I’m teaching ARCH 302 this year, the first time in eleven years that I’ve taught third year students. It’s a blast so far–I have to keep reminding myself that they’re only 2/3 of the way through their tech sequence, but they’ve put up with me pretty well.
Their studio project is for a 22-unit housing block in Soho, on the corner of Crosby and Grand. This site has somewhat unbelievably been vacant for years, and it’s become a rite of passage that 80 20-year olds from Iowa head out there every February to do site research and to take in Manhattan. Country comes to town, for real.
One side trip that’s always popular is a day-long jaunt up to New Haven to see the Kahn buildings (and the Saarinen buildings, and the Rudolph building, etc., etc.) I hadn’t been to Yale since the Kahn book came out in 2006. Since then, the Art Gallery has undergone a thorough renovation by Ennead, and I have to say it looked as good as one could have hoped. The building’s greatest problem was its curtain wall, which had its seals fail rapidly after the building’s completion in 1952. This led to condensation problems that were disfiguring and somewhat embarrassing. Ennead’s design put entirely new curtain walls on the structure while maintaining the lines–if not exactly the steel details–of the original.
Some of the studenti were particularly tweaked when I mentioned that Foster and Rogers had done their thesis together on the Art Gallery’s fourth floor, in what were then the architecture studios. This was really the main premise of the book, namely that in addition to the profound influence that Kahn had on post-modernists, neo-materialists, whatever else you want to throw in, he also had a somewhat surprising–and very strong–influence on “high-tech.” Foster, I think, took more from Kahn’s sense of rigorous planning and order, while you can imagine Rogers looking at the building core’s exposed ductwork–or this unapologetic radiator detail–and thinking that maybe expressed hardware was the way to go. All of this is now brilliantly on view.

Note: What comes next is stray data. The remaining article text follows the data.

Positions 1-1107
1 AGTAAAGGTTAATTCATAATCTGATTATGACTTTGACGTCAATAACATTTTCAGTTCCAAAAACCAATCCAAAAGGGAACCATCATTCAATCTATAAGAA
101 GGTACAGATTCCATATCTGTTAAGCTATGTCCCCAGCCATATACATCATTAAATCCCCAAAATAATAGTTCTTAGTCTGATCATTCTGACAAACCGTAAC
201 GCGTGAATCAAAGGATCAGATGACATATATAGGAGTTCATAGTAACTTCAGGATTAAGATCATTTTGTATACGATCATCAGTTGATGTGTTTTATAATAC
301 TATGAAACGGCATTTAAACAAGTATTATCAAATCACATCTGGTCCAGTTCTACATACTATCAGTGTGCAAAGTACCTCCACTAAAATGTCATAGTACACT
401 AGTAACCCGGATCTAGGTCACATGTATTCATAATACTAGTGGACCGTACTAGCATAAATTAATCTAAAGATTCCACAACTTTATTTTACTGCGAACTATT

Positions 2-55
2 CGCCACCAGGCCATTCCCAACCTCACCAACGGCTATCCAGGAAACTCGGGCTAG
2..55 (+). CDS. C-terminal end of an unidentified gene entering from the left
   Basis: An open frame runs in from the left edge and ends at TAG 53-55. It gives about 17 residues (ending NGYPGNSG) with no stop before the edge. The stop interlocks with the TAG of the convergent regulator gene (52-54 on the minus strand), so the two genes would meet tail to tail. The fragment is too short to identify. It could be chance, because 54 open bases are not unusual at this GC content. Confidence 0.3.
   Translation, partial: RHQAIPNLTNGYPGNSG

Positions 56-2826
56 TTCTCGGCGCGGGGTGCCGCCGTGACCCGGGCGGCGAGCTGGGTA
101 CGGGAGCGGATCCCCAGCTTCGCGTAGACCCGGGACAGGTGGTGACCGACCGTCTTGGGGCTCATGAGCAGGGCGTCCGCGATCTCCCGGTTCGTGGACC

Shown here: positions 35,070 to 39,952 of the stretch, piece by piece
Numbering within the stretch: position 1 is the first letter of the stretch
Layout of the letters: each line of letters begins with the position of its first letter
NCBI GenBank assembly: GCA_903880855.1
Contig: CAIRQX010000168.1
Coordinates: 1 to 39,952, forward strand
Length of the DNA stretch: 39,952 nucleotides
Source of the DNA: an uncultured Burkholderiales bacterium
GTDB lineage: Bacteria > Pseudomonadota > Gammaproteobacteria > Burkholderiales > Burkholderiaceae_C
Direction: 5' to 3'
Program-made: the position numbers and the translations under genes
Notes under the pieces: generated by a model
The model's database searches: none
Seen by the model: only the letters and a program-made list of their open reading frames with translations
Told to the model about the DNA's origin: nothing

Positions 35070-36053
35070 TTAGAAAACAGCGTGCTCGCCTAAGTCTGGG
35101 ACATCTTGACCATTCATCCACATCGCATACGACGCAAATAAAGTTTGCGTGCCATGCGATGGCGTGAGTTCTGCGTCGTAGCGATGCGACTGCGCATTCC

Should also mention that we were treated to lunch at Pickard Chilton’s offices. In addition to endowing my position and being generous alumni supporters of Iowa State, the two partners run an office that welcomes bright young talent, and Bill Chilton took an hour out of what was obviously a typically busy day to meet with us, show the students how they worked and what they were up to, and answer questions about practice and how to land that all-too-rare first job with an internationally recognized firm. Thanks all around, not least for lunch, which got us through an afternoon death march of postwar modernism…